There is a reason that most confined space films are shorts. It is truly challenging to reveal anything novel after more than 20 minutes.

If you’re heading out to the movies and this is your best option, stay on the train…and don’t talk to strangers.

Commuter Farmiga-Neeson

Side long

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It’s subtle, almost imperceptible;

The sense you’re being measured.

 

It’s not malicious; it may not be conscious,

And it’s not the metric of any ruler or scale.

Rather it’s based on history.

 

Not world history; not even your history,

But a history of pain and joy;

A history of violence and caresses;

A history of anticipation, both eager and dread.

 

It’s a measurement made during a moment’s pause;

Through a renegade lock of hair;

In a side-long glance rather than challenging stare.

 

We measure the people we meet,

Seeking solace that this one’s different,

Checking for warning echoes of past sorrows.

Hoping for the best. Wary of the worst.

 

I am measured. You are measured. And yet,

The result speaks more of the measurer than the measured.

Remembering Johnnie

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It was my nightly ritual, lying in bed in the dark listening to the radio.

Still in high school and living at home, I had finally exercised some autonomy by moving my bedroom to the basement of our townhouse, two full floors from the rest of the family. It was my sanctuary, surrounded by my books, my mattress resting on the floor, the sounds of Toronto’s 1050 CHUM filling the room, disturbing no one.

The music stopped, as it often would for commercial breaks, but this time for a news announcement. Odd for this time of night.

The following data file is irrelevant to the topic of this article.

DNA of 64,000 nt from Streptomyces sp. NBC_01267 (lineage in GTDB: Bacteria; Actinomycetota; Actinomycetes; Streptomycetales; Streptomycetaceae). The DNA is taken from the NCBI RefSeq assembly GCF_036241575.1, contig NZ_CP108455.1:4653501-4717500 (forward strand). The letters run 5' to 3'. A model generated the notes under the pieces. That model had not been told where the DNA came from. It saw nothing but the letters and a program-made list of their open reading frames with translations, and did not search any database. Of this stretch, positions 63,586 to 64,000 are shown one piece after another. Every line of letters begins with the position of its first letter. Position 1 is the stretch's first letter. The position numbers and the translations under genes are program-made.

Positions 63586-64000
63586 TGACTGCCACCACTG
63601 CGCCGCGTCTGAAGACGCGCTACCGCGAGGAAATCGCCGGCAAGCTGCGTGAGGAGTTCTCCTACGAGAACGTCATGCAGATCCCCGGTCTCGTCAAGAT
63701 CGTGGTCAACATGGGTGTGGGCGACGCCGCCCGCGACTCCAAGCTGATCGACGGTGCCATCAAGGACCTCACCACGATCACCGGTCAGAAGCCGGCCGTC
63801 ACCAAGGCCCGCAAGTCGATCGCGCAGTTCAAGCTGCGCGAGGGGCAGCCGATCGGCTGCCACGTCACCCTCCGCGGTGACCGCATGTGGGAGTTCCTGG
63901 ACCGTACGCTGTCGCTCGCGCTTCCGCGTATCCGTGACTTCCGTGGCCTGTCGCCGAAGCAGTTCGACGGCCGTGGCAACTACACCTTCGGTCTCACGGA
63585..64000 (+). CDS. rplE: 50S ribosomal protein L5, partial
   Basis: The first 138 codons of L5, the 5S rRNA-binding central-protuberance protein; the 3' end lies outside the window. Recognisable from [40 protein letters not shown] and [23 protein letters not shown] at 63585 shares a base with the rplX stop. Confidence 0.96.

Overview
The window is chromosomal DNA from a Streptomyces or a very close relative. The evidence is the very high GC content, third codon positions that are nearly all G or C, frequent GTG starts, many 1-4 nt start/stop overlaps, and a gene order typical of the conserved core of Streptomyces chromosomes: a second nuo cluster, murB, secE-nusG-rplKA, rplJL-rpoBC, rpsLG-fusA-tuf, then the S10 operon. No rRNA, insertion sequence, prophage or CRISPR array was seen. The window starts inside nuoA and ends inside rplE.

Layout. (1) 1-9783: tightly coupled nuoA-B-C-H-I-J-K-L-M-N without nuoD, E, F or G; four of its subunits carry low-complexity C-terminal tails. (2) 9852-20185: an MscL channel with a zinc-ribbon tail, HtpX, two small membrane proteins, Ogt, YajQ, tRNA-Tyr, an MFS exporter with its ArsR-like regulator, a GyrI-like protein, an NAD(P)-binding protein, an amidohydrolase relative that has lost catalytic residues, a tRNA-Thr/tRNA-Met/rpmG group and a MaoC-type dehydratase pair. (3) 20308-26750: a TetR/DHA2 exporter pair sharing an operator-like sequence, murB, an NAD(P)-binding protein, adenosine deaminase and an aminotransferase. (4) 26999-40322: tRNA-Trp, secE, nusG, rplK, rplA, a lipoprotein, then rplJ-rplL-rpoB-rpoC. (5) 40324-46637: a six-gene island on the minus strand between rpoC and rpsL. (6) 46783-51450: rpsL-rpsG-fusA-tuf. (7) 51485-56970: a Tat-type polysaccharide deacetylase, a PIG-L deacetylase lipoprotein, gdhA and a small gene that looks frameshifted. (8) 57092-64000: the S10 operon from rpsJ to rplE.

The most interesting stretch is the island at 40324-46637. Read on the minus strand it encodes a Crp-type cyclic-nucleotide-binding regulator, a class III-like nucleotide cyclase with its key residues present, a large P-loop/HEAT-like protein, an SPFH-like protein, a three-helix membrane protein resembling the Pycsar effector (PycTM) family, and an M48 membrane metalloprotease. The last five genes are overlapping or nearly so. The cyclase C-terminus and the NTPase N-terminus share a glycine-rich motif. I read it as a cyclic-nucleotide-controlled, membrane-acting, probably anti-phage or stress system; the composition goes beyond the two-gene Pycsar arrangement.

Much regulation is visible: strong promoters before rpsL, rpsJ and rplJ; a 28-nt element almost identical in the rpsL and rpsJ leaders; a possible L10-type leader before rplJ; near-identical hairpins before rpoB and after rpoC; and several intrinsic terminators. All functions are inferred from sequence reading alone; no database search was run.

“Reports are coming in that John Lennon has been shot and killed outside of his Dakota apartment in New York City.”

The air then hung silent—for a moment, a minute, an hour, I can’t say for certain—and then the room filled with the simple piano chords that start the song Imagine.

I knew of John Lennon, at that point in my life. Knew his songs from years of listening to the radio.

And I was well aware of The Beatles; from their music, their movies and even the lesser remembered cartoon series of my childhood.

But where my awareness of John Lennon and The Beatles had been a passive thing up to that dark night of December 8, 1980, something changed in me upon learning that Lennon was dead. A fire to understand, to turn my awareness into knowledge, to experience more kindled inside me, overtaking me.

The world had lost a beautiful, elegant poet who I was later to learn could also be a fragile, ego-centric asshole.

The world had lost a magnificent artist who stood atop a mountain of pain, grief, anger, vindictiveness and sorrow.

And in a Lennon-esque stroke of irony, the world had lost a man who had finally come to grips with his frailties, who had finally learned to express love and not just demand it, who could offer his talents to the world as a gift and not a response.

Although at times I found myself worshipping John Lennon as a god, I now remember the artist as a man.

Later tonight, I will play Imagine and I will remember.